May 6, 2016

Conflicting Coal Plant Autopsies

Dan Byers

With presumptive presidential candidates Hillary Clinton and Donald Trump both in West Virginia this week ahead of the state’s upcoming primary, the issue of coal has emerged as a major media storyline.

This focus began as a result of Secretary Clinton’s two-day damage control tour through West Virginia, Kentucky, and Ohio, where she attempted to explain away her March promise to “put a lot of coal companies and coal miners out of business.”

Essentially, the gist of Clinton’s non-apology apology is that she never meant she would put coal companies out of business with regulations, but rather that the market would:

“It was a misstatement because what I was saying is the way things are going now, they will continue to lose jobs. It didn’t mean that we were going to do it.”

This has emerged as a go-to answer for EPA advocates and even EPA itself when questioned about the War on Coal. At an April congressional hearing, EPA Administrator Gina McCarthy put all of her chips on this narrative: "I can't find one single bit of evidence that we have destroyed an industry or significantly impacted jobs other than in a positive way," adding that "there are challenges in those communities, without question, but the vast majority of that is related directly to the market shift, not to EPA regulation.” [Emphasis added.]

Democratic Senator Sheldon Whitehouse was quick to endorse McCarthy’s claim, asserting that “"I do believe that it's been reported in a variety of forums that the war on coal is actually waged and won by the natural gas industry." And in a May 5 FoxBusiness segment on West Virginia’s woes, Democrat strategist Richard Goodstein noted that the Clean Power Plan doesn’t take effect until 2022, thus “the markets here are the enemy of the coal industry, not Barack Obama.”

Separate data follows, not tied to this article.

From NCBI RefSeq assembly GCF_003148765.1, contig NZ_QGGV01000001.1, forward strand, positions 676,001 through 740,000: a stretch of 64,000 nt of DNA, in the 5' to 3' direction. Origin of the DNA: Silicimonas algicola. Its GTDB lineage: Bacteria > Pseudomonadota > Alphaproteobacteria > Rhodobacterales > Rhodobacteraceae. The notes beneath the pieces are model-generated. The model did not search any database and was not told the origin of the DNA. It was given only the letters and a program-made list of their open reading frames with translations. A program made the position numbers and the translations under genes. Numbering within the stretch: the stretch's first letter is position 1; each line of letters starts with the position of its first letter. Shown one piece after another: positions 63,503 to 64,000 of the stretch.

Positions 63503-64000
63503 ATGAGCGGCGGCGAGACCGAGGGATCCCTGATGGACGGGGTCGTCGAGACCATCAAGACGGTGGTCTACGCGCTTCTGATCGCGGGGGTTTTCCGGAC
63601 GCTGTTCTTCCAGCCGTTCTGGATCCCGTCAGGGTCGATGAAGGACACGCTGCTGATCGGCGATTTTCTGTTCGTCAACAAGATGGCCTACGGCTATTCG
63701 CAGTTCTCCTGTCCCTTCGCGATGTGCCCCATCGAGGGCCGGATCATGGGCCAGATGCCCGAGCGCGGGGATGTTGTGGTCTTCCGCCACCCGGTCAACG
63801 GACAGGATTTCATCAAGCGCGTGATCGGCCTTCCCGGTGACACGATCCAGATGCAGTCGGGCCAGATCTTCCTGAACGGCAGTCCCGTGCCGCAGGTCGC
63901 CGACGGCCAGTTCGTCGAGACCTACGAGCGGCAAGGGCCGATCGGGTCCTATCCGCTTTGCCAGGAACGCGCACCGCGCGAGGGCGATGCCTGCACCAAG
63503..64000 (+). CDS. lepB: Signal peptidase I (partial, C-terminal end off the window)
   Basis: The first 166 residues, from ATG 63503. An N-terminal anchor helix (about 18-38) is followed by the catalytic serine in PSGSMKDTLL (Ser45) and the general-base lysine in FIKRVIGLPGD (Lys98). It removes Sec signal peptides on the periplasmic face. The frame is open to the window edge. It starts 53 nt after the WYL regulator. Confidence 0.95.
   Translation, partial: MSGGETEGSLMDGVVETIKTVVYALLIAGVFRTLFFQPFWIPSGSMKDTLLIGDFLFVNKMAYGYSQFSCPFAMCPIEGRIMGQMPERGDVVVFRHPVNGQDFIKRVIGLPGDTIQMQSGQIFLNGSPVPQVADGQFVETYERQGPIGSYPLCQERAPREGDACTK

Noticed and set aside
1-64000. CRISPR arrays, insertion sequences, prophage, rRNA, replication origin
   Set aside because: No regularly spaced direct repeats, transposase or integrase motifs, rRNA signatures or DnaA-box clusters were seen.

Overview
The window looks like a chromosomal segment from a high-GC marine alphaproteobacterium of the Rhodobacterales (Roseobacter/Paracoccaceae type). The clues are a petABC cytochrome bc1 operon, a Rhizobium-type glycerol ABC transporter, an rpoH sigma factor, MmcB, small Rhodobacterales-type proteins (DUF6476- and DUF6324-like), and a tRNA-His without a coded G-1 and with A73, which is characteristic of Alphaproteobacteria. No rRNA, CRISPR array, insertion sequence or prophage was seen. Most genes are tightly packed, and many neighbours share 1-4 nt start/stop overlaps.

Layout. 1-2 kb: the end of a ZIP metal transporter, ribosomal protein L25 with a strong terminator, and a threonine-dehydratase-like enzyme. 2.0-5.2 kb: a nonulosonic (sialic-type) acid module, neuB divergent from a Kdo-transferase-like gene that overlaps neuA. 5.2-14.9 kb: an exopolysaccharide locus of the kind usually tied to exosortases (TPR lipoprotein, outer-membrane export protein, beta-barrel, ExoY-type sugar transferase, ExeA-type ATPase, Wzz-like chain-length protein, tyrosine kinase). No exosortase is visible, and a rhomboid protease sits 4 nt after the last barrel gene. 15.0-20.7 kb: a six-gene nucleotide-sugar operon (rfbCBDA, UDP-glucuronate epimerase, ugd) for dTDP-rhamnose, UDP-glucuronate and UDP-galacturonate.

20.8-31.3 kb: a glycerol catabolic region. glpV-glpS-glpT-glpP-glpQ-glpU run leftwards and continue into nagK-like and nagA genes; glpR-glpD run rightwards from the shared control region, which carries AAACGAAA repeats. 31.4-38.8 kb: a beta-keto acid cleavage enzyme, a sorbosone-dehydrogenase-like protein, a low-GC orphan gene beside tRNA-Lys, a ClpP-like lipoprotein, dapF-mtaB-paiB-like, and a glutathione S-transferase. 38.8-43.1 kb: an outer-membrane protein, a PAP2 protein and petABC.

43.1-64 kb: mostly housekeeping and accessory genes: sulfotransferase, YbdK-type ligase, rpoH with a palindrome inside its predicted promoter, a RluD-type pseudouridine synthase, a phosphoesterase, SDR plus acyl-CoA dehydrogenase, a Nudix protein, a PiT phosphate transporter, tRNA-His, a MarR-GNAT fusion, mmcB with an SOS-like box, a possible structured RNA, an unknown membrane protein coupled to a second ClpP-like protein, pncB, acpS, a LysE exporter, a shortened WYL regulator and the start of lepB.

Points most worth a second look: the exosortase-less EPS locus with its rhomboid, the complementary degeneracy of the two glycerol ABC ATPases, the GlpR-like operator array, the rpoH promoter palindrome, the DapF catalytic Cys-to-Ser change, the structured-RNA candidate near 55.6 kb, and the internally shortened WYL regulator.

The conclusion is obvious: the War on Coal is a myth, and any forensic examination of what is killing these coal plants simply does not lead back to environmental regulations. This position is so entrenched that EPA and its allies would sooner blame Colonel Mustard in the Billiard Room with the candlestick than any federal policies.

While there is no question that cheap natural gas has made coal less competitive, the notion that “the vast majority” of coal shutdowns are due to a market shift is simply not supported by the evidence. In fact, an analysis by the Obama Administration’s own Energy Information Administration pinned the blame squarely on EPA, concluding that 90% of the 60 gigawatts of coal-fired capacity planned to be shutdown between 2014 and 2020 (roughly 20% of total nationwide coal capacity) would do so as a result of EPA’s 2012 “MATS” regulation.

This analysis was affirmed by Wall Street in a Credit Suisse report, Growth From Subtraction: Impact of EPA Rules on Power Markets, which concluded “we can realistically envision coal plant retirements in response to EPA rules exceeding 50 GW (50,000 MW) on the installed 340 GW fleet with another ~100 GW requiring fairly hefty investment to meet anticipated EPA emissions rules.”

The reality of these regulatory impacts hit states all over the country, such as with Ohio utility FirstEnergy, which shuttered six plants in the Cleveland area in response to EPA: “With the cost of those regulations, it just didn’t make sense to make those investments,” company representative Stephanie Walton stated at the time of the announcement.

My colleague Heath Knakmuhs set out to quantify the link between EPA rules and coal shutdowns in further detail, and found that owners of 163 power plant units across the country explicitly cited EPA regulations (primarily MATS) as a cause for their closure announcements between 2012 and 2015. Additional detail and examples of this clear cause and effect relationship can be found here.

These figures of course do not include the forthcoming Clean Power Plan, which EPA and EIA both project will force about 50 additional gigawatts of coal capacity to shut down. Nor do they include the horde of non-power sector rules that severely restrict mining permits and make operations uneconomical.

So despite the steady spin from EPA and its allies, the bottom line is clear: any thorough and objective whodunit look into the cause of coal’s troubles points back to a single prime suspect: EPA, in the White House, with the regulatory lead pipe